There were quite a few self-published comics in the '90s. Teri S. Wood's science fiction series Wandering Star was one of the few to get a "Palmer's Picks" profile.
Brutal superhero parody Marshal Law got the "Palmer's Picks" treatment, the only time I broke format to focus on a character instead of a single writer or artist.
Back in the summer of 1992, I devoted two "Palmer's Picks" columns to EC Comics. Now you can relive the whole experience in one handy blog post!
My look at some standout minicomics of the '90s was spread over two issues of Wizard, and there still wasn't room for all the good ones.
Brian Michael Bendis was interviewed for Palmer's Picks to promote his indy crime comics years before he redefined mainstream superhero comics.
Take a look back at what might be the weirdest Christmas list ever assembled: Maus, Bone, Skin, Madman, and more in "Palmer's Picks" from winter 1992.
A great example of perfect timing: this column about Chester Brown's Yummy Fur was published in 1994, right as the influential series ended.
My profile of Steven Weissman, creator of the delightful Yikes! series, helped the cartoonist score an interesting freelance gig.
Larry Marder's Tales of the Beanworld is a most peculiar comic book experience, but my "Palmer's Picks" about it had a decidedly peculiar opening line.
The most controversial "Palmer's Picks" ever! Read about all of the trouble surrounding my profile of Colleen Doran and A Distant Soil.
True Swamp creator Jon Lewis embarked on a new comic book series, Spectacles, in 1997 and got some coverage in Wizard Magazine to mark the occasion.
Wizard turned two years old and I profiled two of the world's greatest cartoonists in my overview of the iconic Love and Rockets from the summer of '93.
My interview with Optic Nerve creator Adrian Tomine appeared just as he was taking his minicomic to Drawn & Quarterly as a full-size comic.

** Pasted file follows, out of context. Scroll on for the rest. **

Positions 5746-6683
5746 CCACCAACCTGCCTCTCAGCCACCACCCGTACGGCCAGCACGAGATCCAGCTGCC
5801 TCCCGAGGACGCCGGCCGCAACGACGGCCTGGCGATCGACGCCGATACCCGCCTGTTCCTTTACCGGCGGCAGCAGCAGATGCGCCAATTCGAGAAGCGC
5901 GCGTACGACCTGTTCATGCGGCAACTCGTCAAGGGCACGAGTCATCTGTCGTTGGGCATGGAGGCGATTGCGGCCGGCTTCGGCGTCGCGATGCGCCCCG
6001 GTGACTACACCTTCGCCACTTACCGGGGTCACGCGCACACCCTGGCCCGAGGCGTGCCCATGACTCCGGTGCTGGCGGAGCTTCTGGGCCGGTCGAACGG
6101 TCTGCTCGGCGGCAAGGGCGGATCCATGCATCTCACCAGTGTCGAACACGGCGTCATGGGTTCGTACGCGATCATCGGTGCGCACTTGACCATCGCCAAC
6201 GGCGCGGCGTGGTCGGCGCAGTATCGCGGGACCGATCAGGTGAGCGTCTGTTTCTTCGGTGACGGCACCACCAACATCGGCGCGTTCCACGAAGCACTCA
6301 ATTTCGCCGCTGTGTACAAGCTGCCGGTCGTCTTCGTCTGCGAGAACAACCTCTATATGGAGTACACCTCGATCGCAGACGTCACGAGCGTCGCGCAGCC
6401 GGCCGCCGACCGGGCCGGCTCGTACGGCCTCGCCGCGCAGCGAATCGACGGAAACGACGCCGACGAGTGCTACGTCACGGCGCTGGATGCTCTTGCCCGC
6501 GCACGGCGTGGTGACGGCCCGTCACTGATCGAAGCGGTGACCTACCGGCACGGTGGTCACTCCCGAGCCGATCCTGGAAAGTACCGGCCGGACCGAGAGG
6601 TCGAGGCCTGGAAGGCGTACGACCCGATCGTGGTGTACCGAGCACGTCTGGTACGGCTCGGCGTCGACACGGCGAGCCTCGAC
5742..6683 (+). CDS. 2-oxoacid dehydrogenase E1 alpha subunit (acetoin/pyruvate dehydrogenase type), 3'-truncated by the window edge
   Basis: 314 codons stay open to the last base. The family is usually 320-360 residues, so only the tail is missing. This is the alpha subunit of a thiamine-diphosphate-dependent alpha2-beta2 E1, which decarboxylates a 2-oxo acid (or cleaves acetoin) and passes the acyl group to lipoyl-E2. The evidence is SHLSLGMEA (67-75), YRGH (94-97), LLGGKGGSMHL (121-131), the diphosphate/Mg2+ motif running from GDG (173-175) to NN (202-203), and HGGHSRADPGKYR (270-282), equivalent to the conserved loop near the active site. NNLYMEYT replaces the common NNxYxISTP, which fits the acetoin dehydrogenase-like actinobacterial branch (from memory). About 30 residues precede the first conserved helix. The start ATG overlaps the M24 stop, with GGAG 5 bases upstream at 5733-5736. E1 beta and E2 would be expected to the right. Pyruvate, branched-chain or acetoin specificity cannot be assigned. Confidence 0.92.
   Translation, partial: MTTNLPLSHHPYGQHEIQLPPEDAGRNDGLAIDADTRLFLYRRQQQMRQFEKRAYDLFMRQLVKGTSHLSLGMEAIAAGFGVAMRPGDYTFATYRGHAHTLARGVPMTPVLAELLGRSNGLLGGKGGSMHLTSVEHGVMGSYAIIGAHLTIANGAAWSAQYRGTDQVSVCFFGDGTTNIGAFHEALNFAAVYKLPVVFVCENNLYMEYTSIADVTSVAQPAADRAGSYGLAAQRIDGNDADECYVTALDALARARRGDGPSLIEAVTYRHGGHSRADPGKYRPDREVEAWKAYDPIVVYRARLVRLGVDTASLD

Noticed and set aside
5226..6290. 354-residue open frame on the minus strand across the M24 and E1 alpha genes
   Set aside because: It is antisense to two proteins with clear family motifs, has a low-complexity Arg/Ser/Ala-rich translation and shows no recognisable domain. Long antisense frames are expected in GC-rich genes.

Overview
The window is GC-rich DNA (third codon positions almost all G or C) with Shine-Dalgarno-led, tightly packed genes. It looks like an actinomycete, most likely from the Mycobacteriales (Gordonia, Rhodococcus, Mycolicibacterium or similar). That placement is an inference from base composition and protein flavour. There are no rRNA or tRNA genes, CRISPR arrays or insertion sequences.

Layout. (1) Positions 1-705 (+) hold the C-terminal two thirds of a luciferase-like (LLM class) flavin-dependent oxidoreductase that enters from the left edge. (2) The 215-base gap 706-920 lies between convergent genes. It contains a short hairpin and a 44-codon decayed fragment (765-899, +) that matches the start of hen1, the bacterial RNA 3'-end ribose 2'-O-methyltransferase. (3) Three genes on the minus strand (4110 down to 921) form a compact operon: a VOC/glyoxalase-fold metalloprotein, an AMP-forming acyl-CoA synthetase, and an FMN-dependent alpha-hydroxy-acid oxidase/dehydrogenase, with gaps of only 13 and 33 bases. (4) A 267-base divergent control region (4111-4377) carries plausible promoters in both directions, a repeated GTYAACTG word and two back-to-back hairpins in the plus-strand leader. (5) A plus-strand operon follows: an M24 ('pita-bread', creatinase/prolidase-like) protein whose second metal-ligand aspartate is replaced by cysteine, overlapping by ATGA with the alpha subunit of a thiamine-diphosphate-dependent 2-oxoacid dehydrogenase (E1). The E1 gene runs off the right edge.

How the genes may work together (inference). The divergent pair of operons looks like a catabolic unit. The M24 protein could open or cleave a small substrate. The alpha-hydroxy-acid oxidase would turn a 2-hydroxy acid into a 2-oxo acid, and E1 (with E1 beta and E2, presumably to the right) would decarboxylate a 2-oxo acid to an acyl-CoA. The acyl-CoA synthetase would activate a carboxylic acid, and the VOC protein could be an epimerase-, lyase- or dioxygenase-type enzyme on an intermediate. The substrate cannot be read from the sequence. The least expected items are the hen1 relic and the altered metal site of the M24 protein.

My second feature about Kevin Eastman's Tundra spirals into chaos when Brandon Lee's death scuttles plans for The Crow and Kitchen Sink "buys" the company.
Fan-favorite comic series Scud: The Disposable Assassin was the subject of Palmer's Picks in 1995, long before its creator Rob Schrab made the jump to Hollywood.
Underappreciated genius Ted McKeever was the "Palmer's Picks" in issue 18, where I examined his interconnected comics Eddy Current, Metropol, and more.
My final indie comics-related writing for Wizard: a Special Report from the 1997 Small Press Expo where I followed Jeff Smith for the weekend.
I profiled Underrstanding Comics author Scott McCloud before his landmark book. Delve into his early work with a revisit of my original "Palmer's Picks."
The critically-acclaimed comic Strangehaven and creator Gary Spencer Millidge were the subject of Palmer's Picks in the summer of '97.
Autobio comic book innovator Joe Chiappetta talked about his new Silly Daddy storyline "A Death In The Family" for Palmer's Picks.
Legendary American Splendor writer Harvey Pekar was the subject of a Palmer's Picks column along with his wife Joyce Brabner.
A look back at my first feature length magazine article, a profile of Ninja Turtles co-creator Kevin Eastman's Tundra Publishing.
"Palmer's Picks" focused on legendary comics creator Rick Veitch and his King Hell Heroica books Bratpack and The Maximortal in early 1993.
The early work of Madman creator Mike Allred was the topic of the day for "Palmer's Picks" in the spring of 1993, and now you can experience it again!
The second Palmer's Picks spotlight on Jay Stephens coincided with the launch of his two new comics, The Land of Nod and Atomic City Tales.
I tackle the controversial Cerebus and its equally contentious creator Dave Sim as I reexamine the second installment of "Palmer's Picks" from 1992.
Troubled self-publisher Martin Wagner, and his comic Hepcats, was the focus of my tenth "Palmer's Picks" column. Where did it all go wrong?
Wizard's milestone 25th issue contained my overview of short-lived Canadian publisher Tragedy Strikes Press (Pickle, Cheese Heads, Sin, Way Out Strips).
Eddie Campbell's Deadface got the "Palmer's Picks" spotlight, and now you can look back at all of the excitement just like it was '92 again.
And now for something completely different...an unpublished article about indy comics written for a specialty magazine co-produced by Wizard and Toys R Us.
The penultimate "Palmer's Picks" featured cartoonist Ed Brubaker and his autobio and fiction comics including Lowlife, At The Seams, and Detour.
Relive the time I talked about Chester Brown's adults-only Yummy Fur in Wizard Magazine (along with Dan Clowes, Charles Burns and Jim Woodring).
Was there a future for the small press after the late '90s comic book market crash? I tried to answer that question with this feature in Wizard #77.
Famed magazine illustrator and master of silent comics Peter Kuper was interviewed for Wizard in the summer of '97 to discuss several of his graphic novels.
Wizard's unofficial small press issue featured a special Palmer's Picks rundown of Ten Small Press Books You Should Own: Hate, Eightball, Dirty Plotte, and more!